Archive for Thursday, October 19, 2000

Long-delayed Amtrak train debuts

High-speed service set for D.C.-Boston

October 19, 2000


— Amtrak's much-delayed high-speed train will begin regular service with a Washington-Boston round trip Dec. 11, and one to two new runs will be added each month after that, Amtrak officials announced Wednesday.

The first run, a special VIP inaugural train, will take place Nov. 16, after which the first of 20 new 304-passenger, 150-mph tilt trains will make occasional surprise appearances as a substitute for current trains until it begins its normal schedule. Ticket sales for the regularly scheduled runs will begin Nov. 29.

The first of the Canadian/ French-designed trains rolled Wednesday through a curtain of smoke on Track 19 at Union Station as part of an official ceremony. Multiple speakers then used the ceremony to urge Congress to pass a measure that would allow Amtrak to issue $10 billion in bonds to make high-speed rail improvements throughout the country. The measure may be included in a final tax bill before Congress goes home for the year. Amtrak President George Warrington called the bill "absolutely essential to Amtrak's future."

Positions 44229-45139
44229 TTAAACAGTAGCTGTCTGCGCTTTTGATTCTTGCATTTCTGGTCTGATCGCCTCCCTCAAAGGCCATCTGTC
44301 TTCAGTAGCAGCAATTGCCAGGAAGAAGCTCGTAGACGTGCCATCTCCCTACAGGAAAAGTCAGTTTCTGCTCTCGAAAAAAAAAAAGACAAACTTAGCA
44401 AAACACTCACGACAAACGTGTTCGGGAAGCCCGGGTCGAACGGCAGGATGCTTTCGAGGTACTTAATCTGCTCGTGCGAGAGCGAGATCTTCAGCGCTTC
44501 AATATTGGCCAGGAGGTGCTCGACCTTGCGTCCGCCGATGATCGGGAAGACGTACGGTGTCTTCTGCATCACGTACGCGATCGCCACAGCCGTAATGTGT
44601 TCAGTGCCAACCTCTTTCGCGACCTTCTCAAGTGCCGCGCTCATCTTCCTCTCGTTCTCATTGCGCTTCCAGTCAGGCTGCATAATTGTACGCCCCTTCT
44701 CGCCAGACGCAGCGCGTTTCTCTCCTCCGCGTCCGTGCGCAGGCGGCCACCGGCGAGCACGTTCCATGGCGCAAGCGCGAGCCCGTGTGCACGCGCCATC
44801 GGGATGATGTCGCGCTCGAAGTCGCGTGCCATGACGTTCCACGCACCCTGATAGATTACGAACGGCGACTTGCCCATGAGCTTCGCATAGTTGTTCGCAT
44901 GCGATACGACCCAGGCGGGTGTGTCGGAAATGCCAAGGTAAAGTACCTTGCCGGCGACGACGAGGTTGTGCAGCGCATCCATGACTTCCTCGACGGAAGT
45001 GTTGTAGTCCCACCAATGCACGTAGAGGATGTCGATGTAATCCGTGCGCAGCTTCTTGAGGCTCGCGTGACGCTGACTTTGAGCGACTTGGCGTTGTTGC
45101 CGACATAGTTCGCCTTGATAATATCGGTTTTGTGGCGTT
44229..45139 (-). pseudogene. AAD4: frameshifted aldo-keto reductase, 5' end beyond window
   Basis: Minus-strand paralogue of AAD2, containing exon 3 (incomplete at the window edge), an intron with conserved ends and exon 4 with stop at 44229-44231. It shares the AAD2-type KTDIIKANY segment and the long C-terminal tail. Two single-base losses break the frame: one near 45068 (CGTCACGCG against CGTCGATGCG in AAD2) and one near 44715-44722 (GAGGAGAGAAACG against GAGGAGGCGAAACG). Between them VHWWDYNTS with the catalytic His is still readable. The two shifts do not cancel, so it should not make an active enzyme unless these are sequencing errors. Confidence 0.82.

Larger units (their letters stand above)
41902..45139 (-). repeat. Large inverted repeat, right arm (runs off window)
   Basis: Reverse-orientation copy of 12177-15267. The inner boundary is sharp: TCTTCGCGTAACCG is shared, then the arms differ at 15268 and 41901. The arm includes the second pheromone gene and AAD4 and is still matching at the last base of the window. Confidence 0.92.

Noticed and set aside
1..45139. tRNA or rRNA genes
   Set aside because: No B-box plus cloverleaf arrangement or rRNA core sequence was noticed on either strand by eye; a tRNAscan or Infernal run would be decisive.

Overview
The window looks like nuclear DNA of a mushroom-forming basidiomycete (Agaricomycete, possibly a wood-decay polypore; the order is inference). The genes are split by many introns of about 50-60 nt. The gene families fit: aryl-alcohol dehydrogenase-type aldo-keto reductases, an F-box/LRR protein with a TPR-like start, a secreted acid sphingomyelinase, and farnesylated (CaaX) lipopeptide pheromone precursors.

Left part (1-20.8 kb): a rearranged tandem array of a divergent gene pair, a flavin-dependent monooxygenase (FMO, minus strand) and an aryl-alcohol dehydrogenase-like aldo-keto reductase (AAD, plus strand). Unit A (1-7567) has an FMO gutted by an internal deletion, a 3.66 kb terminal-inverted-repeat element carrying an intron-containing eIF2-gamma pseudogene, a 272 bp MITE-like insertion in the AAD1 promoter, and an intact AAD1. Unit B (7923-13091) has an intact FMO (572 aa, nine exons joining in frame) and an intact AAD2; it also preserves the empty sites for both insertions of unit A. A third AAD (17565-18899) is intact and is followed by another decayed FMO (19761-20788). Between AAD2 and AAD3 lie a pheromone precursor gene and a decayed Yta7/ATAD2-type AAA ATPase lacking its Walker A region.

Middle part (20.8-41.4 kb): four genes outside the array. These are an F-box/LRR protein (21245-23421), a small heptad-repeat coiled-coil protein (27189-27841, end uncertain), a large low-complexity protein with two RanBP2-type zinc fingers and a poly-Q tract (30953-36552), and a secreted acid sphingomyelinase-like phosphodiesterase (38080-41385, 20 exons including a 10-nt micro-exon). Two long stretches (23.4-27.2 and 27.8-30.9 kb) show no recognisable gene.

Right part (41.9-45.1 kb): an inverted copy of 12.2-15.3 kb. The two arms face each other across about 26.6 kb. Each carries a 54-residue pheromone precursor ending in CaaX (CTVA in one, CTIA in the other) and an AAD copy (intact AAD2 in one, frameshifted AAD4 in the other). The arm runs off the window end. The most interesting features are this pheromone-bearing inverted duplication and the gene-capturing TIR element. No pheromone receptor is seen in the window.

The new train, which Amtrak calls the "Acela Express," had a difficult birth. It was supposed to be running more than a year ago, but suffered several setbacks, most of which involved glitches in the locomotive wheel sets called "trucks."

Despite excellent acceleration and braking, the train will not achieve its promised three-hour schedule between New York and Boston. And it will shave only 15 minutes off the New York-Washington Metroliner run, partly because it will be held to 130 mph south of New York until aging infrastructure is improved some day.

New York-Washington schedules will be 2 hours 44 minutes, compared with 2 hours 59 minutes now for the Metroliner.

Boston-New York running times will show the most improvement with a 3-hour, 23-minute run, which Warrington said will be squeezed down to about 3 hours 5 minutes in three to four years as track improvements are completed. This compares with schedules of up to five hours today, with the current best times being four hours for two "Acela Regional" trains that use electric locomotives and refurbished standard cars.

The improvement comes because tilt technology allows faster speeds around the many curves along the Connecticut coast of the Long Island Sound, and because of the train's unusually good acceleration.

In a test last week, Amtrak officials said the train went from zero to 130 mph in three miles.

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